My Classroom Economy, a free financial education program launched by Vanguard in 2011, has made meaningful strides toward helping students of all grades discover what it means to be financially responsible. And its impact keeps expanding.

Unlike most such programs, MCE is experiential: It provides a real-world education by simulating an actual economy in the classroom. Students “rent” their desks, strive to earn bonuses and avoid fines, participate in auctions, and, in upper grades, make simulated investments in stocks and bonds. The program emphasizes learning to budget and save and demonstrates the value of delayed gratification.

“We’re equipping students with a broader set of financial capabilities that will allow them to be responsible savers and consumers for the rest of their lives,” said Vanguard marketing strategist Colton Fisher, one of MCE’s leaders.

A nationwide impact and beyond

MCE grew out of a dinner table conversation between Shannon Nutter-Wiersbitzky, a Vanguard principal, and her fourth grader, Ryan. Fascinated as her son talked about paying off his “mortgage,” Ms. Nutter-Wiersbitzky found that his class was learning concepts described in the 2007 book Teach Like Your Hair’s On Fire.

Encouraged by the possibilities, Ms. Nutter-Wiersbitzky got Vanguard involved. Backed by Vanguard volunteers—including a 12-person leadership team and about 40 ambassadors and specialists—the program has developed and spread as a financial education force.

After piloting at eight elementary schools across six states, MCE now reaches more than 600,000 K–12 students in all 50 states and Canada. Teachers and administrators can obtain free program materials through the MCE website.

“Our strategy for the future revolves around two goals: to increase the effectiveness of the program and increase adoption,” Mr. Fisher said.

Study confirms program’s worth

A recent federally funded study corroborated years of anecdotal reports by teachers, students, parents, and administrators about MCE’s success.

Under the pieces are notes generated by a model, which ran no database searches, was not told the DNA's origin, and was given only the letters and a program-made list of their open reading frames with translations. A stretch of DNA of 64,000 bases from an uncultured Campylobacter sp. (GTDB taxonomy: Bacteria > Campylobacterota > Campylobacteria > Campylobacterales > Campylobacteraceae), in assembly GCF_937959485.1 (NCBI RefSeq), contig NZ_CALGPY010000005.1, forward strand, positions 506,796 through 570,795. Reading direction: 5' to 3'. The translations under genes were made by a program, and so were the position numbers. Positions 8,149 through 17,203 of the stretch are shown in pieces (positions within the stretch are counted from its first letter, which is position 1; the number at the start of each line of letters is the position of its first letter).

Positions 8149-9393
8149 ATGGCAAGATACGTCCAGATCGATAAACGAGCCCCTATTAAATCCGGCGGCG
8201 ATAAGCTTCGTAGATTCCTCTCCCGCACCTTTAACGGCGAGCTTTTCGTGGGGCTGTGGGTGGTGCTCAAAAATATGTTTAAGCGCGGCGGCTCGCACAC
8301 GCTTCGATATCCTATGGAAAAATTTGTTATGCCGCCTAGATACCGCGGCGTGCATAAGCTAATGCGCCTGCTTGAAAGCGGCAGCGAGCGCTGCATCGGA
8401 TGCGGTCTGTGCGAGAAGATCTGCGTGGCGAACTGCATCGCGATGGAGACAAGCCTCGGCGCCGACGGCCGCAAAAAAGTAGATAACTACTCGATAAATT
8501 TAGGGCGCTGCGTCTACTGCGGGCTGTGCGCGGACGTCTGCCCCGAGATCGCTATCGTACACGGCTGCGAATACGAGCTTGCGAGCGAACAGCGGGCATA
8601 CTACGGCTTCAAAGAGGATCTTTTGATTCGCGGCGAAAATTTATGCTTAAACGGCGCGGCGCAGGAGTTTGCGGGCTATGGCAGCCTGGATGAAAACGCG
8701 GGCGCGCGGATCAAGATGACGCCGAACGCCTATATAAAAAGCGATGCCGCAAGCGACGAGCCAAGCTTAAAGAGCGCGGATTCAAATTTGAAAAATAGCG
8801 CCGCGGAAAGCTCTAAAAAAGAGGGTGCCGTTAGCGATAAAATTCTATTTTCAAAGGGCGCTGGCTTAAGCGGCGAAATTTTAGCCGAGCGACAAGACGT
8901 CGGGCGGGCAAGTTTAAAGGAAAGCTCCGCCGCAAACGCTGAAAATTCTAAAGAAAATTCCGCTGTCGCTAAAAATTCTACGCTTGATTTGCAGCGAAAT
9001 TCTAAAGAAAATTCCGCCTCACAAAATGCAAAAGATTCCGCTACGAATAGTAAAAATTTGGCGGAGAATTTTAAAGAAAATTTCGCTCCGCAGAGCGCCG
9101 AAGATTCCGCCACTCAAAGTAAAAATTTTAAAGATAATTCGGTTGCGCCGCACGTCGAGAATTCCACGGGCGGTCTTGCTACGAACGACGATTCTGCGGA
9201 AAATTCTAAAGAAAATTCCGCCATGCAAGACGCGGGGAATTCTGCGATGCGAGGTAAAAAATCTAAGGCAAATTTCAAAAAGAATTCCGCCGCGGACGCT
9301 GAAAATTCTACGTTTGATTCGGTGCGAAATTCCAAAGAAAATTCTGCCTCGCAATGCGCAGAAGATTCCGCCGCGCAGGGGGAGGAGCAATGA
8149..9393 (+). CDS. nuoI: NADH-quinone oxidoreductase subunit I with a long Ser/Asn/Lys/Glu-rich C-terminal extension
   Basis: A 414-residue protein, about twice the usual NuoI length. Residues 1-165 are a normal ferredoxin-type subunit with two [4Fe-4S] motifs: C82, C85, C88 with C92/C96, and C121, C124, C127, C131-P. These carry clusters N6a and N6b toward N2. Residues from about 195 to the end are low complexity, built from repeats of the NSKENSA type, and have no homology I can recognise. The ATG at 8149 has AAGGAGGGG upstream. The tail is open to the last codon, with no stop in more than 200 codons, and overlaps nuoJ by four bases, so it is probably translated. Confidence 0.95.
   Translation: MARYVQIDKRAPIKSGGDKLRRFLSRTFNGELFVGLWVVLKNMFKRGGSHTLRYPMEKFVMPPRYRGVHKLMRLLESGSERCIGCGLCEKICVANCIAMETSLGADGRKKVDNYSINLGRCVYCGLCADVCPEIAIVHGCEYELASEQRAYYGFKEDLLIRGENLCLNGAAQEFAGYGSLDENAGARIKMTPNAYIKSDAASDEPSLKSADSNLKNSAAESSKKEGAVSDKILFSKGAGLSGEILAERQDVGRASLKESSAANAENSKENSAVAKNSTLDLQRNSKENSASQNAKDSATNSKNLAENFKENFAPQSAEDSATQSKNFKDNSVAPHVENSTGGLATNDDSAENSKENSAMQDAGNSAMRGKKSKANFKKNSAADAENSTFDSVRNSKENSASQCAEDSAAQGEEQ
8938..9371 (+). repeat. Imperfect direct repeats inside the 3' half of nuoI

The Center for Financial Security at the University of Wisconsin-Madison conducted the study, supported by the U.S. Department of the Treasury’s Financial Empowerment Innovation Fund. Over the 2015–2016 school year, about 2,000 third through fifth graders in Palm Beach County, Florida, participated.

The study concluded that MCE increased students’ financial knowledge and budgeting behavior, along with financial socialization (that is, student-parent discussions) and economic experience outside of school (such as having a bank account in their own name).

“We think it’s the first study with this level of rigor to examine the impact of a stimulated economy on elementary school students’ financial capability,” said Collin O’Rourke, a senior research specialist at the center. “The program appeals to teachers from a variety of backgrounds, and it’s a fun program for them to use. One reason we were interested in My Classroom Economy is that it includes pieces of financial knowledge, but also elements of skill-building and opportunities to develop confidence around finances.”

MCE’s seamless inclusion in the classroom is another big benefit. It can be tailored to a variety of subjects and enhances the lessons. “The program isn’t curriculum-based,” Mr. Fisher said. “It’s all learning by doing. Being able to see the bump in quiz scores of those who used the program was exciting.”


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